Most Pastors Don't Want IRS Regulating Sermons on Politics

Amid ongoing debate over whether pastors should be allowed to preach on political candidates and issues, a new survey reveals that most pastors do not want the government regulating their sermons.

Seventy-nine percent of surveyed Protestant pastors said they strongly disagree with the statement: "The government should regulate sermons by revoking a church's tax exemption if its pastor approves of or criticizes candidates based on the church's moral beliefs or theology."

Another seven percent "somewhat" disagreed, according to the survey, which was sponsored by the Alliance Defense Fund and conducted by LifeWay Research.

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Only 10 percent of the pastors agreed with the statement.

The survey, released Monday, comes less than a month before Pulpit Freedom Sunday, an initiative by the Alliance Defense Fund that is designed to "secure the First Amendment rights of pastors in the pulpit."

Every year since 2008, pastors from across the country joined the initiative by preaching freely on politics and endorsing candidates in the church. The initiative has now become the "Speak Up Movement" with pastors encouraging fellow preachers to speak boldly and biblically.

ADF has argued that clergy have a constitutional right under the First Amendment to talk about politics in church, which directly challenges IRS rules for non-profit religious organizations.

Congress made it illegal in 1954 for tax-exempt groups to intervene in a political campaign. Though pastors are allowed to engage in political activity as an individual, they are restricted when they step up to the pulpit. According to IRS rules, pastors cannot endorse or oppose candidates from the pulpit.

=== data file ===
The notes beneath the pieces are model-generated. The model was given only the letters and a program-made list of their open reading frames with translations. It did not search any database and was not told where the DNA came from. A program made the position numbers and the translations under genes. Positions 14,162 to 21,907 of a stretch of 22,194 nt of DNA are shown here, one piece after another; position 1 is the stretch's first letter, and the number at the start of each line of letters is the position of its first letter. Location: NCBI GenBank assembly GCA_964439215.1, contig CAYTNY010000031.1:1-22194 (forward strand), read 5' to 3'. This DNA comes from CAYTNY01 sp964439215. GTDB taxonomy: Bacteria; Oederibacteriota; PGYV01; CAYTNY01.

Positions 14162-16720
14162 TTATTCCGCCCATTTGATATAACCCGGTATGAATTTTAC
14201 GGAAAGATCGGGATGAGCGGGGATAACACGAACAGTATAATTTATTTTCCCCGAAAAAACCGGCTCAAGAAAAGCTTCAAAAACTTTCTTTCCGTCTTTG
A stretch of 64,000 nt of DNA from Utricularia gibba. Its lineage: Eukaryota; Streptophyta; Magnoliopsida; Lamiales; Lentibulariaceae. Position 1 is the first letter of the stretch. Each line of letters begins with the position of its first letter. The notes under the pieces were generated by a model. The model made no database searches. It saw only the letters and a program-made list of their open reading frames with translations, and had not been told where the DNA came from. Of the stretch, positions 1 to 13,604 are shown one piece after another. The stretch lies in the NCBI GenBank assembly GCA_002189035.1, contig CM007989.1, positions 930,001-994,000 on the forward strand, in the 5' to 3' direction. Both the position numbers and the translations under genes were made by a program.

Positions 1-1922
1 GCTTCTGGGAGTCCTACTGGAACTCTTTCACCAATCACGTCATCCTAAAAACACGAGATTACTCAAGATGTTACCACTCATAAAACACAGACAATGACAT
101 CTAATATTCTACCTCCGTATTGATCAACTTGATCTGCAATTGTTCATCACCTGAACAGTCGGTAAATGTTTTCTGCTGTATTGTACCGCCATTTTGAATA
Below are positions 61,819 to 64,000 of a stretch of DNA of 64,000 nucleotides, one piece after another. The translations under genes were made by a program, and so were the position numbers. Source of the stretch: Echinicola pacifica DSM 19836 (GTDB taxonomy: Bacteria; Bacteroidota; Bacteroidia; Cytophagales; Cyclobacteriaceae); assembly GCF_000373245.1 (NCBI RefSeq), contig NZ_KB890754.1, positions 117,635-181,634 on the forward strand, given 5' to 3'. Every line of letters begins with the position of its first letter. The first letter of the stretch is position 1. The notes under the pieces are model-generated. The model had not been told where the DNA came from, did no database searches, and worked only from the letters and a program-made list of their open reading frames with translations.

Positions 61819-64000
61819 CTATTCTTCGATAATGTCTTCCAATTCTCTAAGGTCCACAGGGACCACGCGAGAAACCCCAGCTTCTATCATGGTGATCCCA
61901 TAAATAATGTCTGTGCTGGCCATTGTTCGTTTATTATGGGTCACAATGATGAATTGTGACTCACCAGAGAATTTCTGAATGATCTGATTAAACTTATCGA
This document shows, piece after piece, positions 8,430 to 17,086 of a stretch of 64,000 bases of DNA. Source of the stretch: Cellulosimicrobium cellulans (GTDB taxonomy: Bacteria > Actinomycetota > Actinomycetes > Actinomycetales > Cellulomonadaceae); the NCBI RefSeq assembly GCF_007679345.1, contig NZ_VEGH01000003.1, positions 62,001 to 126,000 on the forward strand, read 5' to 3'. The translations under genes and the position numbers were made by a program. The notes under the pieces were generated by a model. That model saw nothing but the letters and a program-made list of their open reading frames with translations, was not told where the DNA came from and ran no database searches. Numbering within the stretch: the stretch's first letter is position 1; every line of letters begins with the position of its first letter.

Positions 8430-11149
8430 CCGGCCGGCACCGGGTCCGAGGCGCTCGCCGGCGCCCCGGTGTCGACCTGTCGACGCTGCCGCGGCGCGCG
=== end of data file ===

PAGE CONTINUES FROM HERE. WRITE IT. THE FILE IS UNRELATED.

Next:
The ADF opposes the restriction, claiming that "pastors are muzzled for fear of investigation by the IRS" and are forced to choose between participating in political campaigns and accepting tax-deductible donations.

“Pastors and churches shouldn’t live in fear of being punished or penalized by the government,” said ADF Senior Legal Counsel Erik Stanley in a statement Monday.

“Keeping the gospel central to what is preached is not in conflict with addressing the subject of political candidates when warranted. These results show that the desire to keep the gospel central does not mean that pastors want the IRS to regulate their sermons under the threat of revoking their church’s tax-exempt status."

While the new survey, which was conducted among 1,000 Protestant pastors in August, shows a majority of them being opposed to the government regulating sermons, an earlier survey by LifeWay had found that most pastors disagree specifically with endorsing candidates in church.

"Pastors ... clearly don't think the pulpit is the place for politics, nor do they think the church is the place for the IRS," Ed Stetzer, president of LifeWay Research, said in a statement Tuesday.

This year's Pulpit Freedom Sunday is scheduled for Oct. 2.

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